Some of the more basic exercises shown by Mike Sigman looked and felt familiar from my aikido training, but Mr. Sigman's explanations and instructions were much (much!) more coherent, precise and insightful than anything I have ever been taught (and I still think I got lucky with my pretty good aikido teachers...: without them I might never even have been interested in or receptive to this stuff).
And then Mr. Sigman showed and explained many more things, some of which were way beyond what I have ever seen in Aikido.
One of the immediate effects that Mr. Sigman's instruction had on me, is that I suddenly understood (more or less clearly, of course) some of the things which very competent aikido practitioners had been doing to me, without me understanding at all how they did what they did, before.
On IHTBF: well, yeah, ITHBF. Even after extensive reading up on the subject on Aikiweb and elsewhere, things became a lot clearer to me after attending the seminar.
Perhaps the most important aspect of what I took home from the seminar, was a set of very clear and precise instructions on how to do a number of (solo as well as paired) basic exercises (including some that I was already doing in some way, but often in a hopelessly flawed way) and a general ‘feel' about how things ought to be done, if I want to make any substantial progress in aikido or whatever you want to call it.
Thanks for the review, Frank. There are a couple of interesting points about the 3 workshops I did in Europe. Bear in mind that the workshops did a traditional treatment that included how to use the dantien/hara, breathing training, movement training, etc., and that traditional approach is one that Aikido falls completely within, so there is nothing I covered that doesn't fit (ultimately) in Aikido, even though some of the topics may never have been openly discussed or approached exactly with the same training methodology that I use. The hosts at all 3 workshops were Taiji people, but the workshops had Shaolin practitioners, jujutsu practitioners, Aikido practitioners, and so on. "Qi" is universal in the Asian arts; the body skills are also universal and follow an inescapable logic.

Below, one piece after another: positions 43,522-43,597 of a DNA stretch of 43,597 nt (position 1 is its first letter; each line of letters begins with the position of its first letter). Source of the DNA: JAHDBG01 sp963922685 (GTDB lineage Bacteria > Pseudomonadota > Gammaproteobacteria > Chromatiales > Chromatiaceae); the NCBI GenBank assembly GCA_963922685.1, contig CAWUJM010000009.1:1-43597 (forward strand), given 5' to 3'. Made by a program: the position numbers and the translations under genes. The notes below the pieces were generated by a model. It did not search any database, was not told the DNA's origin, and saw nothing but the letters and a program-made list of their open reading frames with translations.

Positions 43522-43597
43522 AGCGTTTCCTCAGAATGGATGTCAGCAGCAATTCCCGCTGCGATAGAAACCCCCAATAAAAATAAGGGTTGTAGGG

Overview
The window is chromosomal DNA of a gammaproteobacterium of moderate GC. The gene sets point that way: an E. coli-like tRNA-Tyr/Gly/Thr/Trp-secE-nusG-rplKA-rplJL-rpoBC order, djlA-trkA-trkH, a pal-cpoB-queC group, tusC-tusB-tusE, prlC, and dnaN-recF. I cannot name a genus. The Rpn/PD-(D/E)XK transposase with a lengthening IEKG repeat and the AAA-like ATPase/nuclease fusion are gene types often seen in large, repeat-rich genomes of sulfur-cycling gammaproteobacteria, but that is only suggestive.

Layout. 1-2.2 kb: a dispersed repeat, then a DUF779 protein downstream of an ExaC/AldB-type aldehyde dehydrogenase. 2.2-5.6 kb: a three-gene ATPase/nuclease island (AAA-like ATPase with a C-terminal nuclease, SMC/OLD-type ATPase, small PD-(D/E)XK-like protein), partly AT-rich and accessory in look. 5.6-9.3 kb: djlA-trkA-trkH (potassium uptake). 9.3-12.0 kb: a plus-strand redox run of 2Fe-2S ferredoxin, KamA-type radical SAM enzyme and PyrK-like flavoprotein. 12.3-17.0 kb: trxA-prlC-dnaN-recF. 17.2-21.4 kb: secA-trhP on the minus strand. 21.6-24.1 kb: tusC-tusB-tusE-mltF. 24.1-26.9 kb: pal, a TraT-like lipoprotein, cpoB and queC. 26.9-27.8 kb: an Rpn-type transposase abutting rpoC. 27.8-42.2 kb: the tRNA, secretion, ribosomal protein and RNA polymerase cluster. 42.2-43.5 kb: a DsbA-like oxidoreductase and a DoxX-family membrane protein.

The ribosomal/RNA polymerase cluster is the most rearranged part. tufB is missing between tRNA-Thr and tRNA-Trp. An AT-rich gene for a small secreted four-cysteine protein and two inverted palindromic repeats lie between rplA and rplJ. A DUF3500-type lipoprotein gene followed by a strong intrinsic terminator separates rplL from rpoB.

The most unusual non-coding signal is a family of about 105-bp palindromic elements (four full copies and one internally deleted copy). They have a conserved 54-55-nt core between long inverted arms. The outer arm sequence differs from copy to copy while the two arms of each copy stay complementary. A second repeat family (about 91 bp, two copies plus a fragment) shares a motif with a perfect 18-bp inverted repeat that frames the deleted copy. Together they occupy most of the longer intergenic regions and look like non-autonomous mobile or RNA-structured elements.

Before the first one (only a mini-workshop, mainly for some old friends), one of the hosts read me a list of questions he had and I formulated on the spot a broad-spectrum discussion that would answer all of his questions at once. I continued developing that theme while I was in Europe, but I had my best chance to do the overview in Wadhurst because I wasn't constrained by subtleties of translation like in the other two workshops.
The interesting thing to me was using the first day to make a run from zero straight toward the ideas of utilizing an opponent's forces during and/or prior to the full engagement... but the second day was devoted to a far larger treatment of the body movement and development via breathing, qi, dantien-usage, etc., than I'd normally do. I *think* it was fairly successful, but I'm not through mulling it over.
In a sense, what I did on this trip was a broadview traditional approach to the wholistic "soft" approach to skills development. This approach is different from what I know of the various other approaches to qi/ki/jin/kokyu skills that are being currently addressed (just as each of these other approaches is different from the others, also). Generally speaking, I think the broadview approach will allow people to pick and choose what they want to focus on and will give them an opportunity to see what other approaches have and don't have to offer. As part of watching these skills develop in a number of arts, I think the broadview approach has its merits.